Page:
Mehrangarh Fort Jodhpur
Fort ("Majestic Fort") is located on the hilltop that rises sharply
at the city of Jodhpur. With its 68 ft wide and 117 ft high walls soaring 400
ft above the city the fort dominates the surrounding plains and appears very majestic
and impregnable. The Mehrangarh Fort was founded by Rao Jodha in 1459 when he
shifted his capital from Mandore.
The palaces in the fort were constructed
by Rao Jodha Singh from 1459 onwards in an informal pattern over several centuries
and have its own architectural features, such as narrow staircases leading to
the royal residence, carved panels and porches, elaborately adorned walls and
brilliant stained glass windows, that create vibrant mosaics on the floors with
the play of light. The various buildings inside the fort now serve as Mehrangarh
museum now which hosts a well preserved collection of musical instruments, palanquins,
furniture and cannons on the fort's ramparts.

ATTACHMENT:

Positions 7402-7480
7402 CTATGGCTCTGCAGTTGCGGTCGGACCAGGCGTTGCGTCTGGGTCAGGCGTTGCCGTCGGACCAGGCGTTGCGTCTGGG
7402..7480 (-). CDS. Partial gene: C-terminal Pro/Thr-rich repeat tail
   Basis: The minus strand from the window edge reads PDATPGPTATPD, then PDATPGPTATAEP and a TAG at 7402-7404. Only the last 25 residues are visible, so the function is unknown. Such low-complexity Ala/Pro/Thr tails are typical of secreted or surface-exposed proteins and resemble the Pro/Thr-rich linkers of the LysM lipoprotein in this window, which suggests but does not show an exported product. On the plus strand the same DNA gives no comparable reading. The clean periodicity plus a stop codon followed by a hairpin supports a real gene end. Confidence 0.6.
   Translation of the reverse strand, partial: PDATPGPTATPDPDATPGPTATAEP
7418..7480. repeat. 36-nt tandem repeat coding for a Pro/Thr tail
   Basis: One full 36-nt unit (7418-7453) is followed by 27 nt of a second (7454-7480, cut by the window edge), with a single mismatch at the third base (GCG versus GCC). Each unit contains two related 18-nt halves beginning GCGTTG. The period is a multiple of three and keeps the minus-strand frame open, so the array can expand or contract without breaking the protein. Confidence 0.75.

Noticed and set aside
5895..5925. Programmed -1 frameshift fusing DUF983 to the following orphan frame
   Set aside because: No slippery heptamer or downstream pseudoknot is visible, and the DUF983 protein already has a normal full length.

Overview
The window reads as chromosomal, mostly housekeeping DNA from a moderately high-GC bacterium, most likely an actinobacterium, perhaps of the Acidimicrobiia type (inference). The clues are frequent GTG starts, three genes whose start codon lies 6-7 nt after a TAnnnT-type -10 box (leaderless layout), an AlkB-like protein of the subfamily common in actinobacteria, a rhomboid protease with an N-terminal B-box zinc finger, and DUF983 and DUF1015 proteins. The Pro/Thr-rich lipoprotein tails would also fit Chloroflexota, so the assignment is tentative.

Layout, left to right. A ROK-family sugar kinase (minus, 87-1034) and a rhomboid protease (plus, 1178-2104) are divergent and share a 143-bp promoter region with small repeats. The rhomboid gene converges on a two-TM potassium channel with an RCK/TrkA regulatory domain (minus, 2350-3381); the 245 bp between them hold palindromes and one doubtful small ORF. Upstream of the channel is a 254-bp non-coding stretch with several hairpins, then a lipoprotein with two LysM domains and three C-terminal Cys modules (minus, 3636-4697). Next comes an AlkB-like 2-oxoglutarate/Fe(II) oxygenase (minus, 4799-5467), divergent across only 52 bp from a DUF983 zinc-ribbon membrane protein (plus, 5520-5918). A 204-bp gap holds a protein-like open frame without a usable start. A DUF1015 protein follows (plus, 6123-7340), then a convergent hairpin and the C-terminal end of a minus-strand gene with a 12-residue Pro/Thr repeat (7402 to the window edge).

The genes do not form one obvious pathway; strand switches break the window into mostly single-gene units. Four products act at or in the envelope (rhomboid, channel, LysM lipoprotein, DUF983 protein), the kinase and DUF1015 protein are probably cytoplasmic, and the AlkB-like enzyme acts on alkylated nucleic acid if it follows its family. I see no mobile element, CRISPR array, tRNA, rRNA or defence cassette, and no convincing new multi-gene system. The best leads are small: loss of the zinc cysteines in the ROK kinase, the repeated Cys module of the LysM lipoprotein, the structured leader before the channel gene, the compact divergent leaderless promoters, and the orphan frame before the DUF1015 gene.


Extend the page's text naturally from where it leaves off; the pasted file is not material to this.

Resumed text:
The fort has seven gates
of which the noted ones are the Jayapol, built by Maharaja Man Singh in 1806;
Fatehpol or the Victory Gate built by Maharaja Ajit Singh; and the Lohapol or
the Iron Gate. The 15 handprints, the sati marks of Maharaja Man Singh's widows
who threw themselves upon his funeral pyre in 1843, can be seen beside the Lohapol.
On the wall, one can see the strategically located cannons.
Fort encloses many palaces, which are known for their intricate carvings and sprawling
courtyards. These are as follows :Phool Mahal or 'Flower Palace'
Jodhpur Coat of Arms is kept in the Phool Mahal. Walls of this Flower Palace is
covered with paintings depicting various musical moods. Sukh Mahal
or 'Pleasure Palace'
This is a magnificient summer palace on the Sukh Mahal
Lake surrounded by lush beautiful gardens.It is believed that an underground tunnel
runs from the Sukh Mahal to the old palace.Moti Mahal or the Pearl
Moti Mahal or the Pearl Palace has a delicately carved stone screen
and treasures the Sringar Chowki, royal throne of Jodhpur Exquisitely decorated
ceilings and walls, with delicate latticework on the windows. Large and unusual
wooden statues, painted bright, adorned a palace section amongst an assortment
of princely cradles. It is a labyrinth of wonders, not knowing what the next doorway
might lead to. These palaces have fabulous collection of trappings of Indian royalty
including a superb collection of palanquins, elephant howdahs, miniature paintings
of various schools, musical instruments, costumes and furniture.